The fall seen in funding for 16-19 education also seems to have played an important role. Falls in real terms funding for sixth forms and colleges since 2010 may have led to fewer qualifications being taken, which in turn have contributed to narrower student choices.

To prevent a further narrowing of 16-19 education, researchers urge the government to undertake a wholesale review of 16-19 funding, including reducing cuts, offering more targeted support for disadvantaged students, and ensuring that the funding system no longer discourages the take up of smaller qualifications, such as AS levels.

Key findings from the new study

Students’ A level subject choices are now the narrowest they have ever been 

  • The proportion of students with qualifications spanning three or more of the five main subject groups (sciences, maths, languages, humanities, vocational) has halved since 2010. In 2010, 38% students took A levels or equivalent covering 3 or more of these groups, but by 2019, just 17% did.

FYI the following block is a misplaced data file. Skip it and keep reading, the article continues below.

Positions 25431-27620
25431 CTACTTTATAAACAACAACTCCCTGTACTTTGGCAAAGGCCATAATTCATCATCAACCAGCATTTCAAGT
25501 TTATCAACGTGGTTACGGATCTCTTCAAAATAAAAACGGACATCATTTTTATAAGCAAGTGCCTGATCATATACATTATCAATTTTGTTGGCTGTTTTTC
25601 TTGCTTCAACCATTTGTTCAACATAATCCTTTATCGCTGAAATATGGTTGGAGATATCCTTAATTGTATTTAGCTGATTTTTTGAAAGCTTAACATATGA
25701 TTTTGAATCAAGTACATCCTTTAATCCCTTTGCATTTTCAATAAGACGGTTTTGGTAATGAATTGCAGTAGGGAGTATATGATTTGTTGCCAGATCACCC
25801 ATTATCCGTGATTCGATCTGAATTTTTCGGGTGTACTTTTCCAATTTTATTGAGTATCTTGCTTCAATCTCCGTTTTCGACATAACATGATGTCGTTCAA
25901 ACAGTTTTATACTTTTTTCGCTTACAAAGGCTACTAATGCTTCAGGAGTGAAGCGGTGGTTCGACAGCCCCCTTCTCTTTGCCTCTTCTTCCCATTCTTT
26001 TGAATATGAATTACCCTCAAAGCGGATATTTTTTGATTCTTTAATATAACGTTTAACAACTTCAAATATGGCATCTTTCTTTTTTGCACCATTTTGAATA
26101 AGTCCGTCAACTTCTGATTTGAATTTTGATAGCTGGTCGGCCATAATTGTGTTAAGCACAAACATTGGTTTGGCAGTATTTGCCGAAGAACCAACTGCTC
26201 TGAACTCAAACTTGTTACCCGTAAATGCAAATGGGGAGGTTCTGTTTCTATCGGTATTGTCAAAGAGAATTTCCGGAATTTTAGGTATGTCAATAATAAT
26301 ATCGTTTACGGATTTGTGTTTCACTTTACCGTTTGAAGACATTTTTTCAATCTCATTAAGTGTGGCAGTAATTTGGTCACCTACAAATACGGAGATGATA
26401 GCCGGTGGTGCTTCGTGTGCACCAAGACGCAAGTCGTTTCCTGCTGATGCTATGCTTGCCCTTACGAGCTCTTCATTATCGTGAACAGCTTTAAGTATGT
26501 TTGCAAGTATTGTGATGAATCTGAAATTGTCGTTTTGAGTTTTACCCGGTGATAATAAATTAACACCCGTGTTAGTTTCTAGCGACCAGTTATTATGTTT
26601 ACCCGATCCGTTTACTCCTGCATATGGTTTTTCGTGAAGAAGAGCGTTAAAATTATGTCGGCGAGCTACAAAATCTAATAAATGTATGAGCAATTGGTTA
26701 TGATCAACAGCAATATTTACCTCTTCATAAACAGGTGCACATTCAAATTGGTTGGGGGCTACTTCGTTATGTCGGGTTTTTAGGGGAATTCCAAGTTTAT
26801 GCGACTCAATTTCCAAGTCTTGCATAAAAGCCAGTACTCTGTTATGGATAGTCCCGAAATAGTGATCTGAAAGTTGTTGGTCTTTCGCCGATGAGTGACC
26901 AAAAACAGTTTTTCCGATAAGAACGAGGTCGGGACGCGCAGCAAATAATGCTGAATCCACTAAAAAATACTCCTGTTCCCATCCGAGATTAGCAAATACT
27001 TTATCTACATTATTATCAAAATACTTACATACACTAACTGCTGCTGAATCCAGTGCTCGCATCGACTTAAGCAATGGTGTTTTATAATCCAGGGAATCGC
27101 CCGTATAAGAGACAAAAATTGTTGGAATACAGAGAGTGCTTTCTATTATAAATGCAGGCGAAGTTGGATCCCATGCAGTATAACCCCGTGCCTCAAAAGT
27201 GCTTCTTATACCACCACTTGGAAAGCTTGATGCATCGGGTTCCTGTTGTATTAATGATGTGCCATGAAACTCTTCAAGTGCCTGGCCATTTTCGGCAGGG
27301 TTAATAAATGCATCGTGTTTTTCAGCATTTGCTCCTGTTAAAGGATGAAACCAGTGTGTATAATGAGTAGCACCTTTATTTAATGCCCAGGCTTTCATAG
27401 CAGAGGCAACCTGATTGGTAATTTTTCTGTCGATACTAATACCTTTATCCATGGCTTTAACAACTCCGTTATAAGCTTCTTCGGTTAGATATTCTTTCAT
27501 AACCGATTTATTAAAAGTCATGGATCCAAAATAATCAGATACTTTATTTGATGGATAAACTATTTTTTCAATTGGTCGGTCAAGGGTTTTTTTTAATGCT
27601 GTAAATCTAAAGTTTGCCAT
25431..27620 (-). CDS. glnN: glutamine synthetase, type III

• The majority of this decline in subject diversity took place between 2016 and 2019, with a 14-percentage point fall over that period.Since 2017, the average student has taken subjects from fewer than two subject groups.
  • Only 1 in 100 students now takes A levels or equivalent from 4 or more subject groups, down from almost 1 in 10 in 2010

This appears to be driven by reforms to A levels, including the decoupling of AS levels

  • Reforms in 2013 which meant that AS levels, typically taken in year 12, no longer counted towards final A level grades, meant that an increasing number of students are no longer taking AS levels. 
  • This has led to an overall fall in the number of qualifications taken, leading to reduced subject diversity, as well as less teaching time. The average number of qualifications taken fell by 43% between 2016 and 2019, from five to three.

Real terms funding cuts have also contributed to the narrowing of A levels 

  • Since 2010, 16-19 education (sixth forms and colleges) has seen significant real terms funding reductions. The latest figures covering much of this period show that funding per student fell by 16% between 2012 and 2019. 
  • Falls in real terms funding since 2010 have led to fewer qualifications being made available, which in turn contributed to narrower student choices.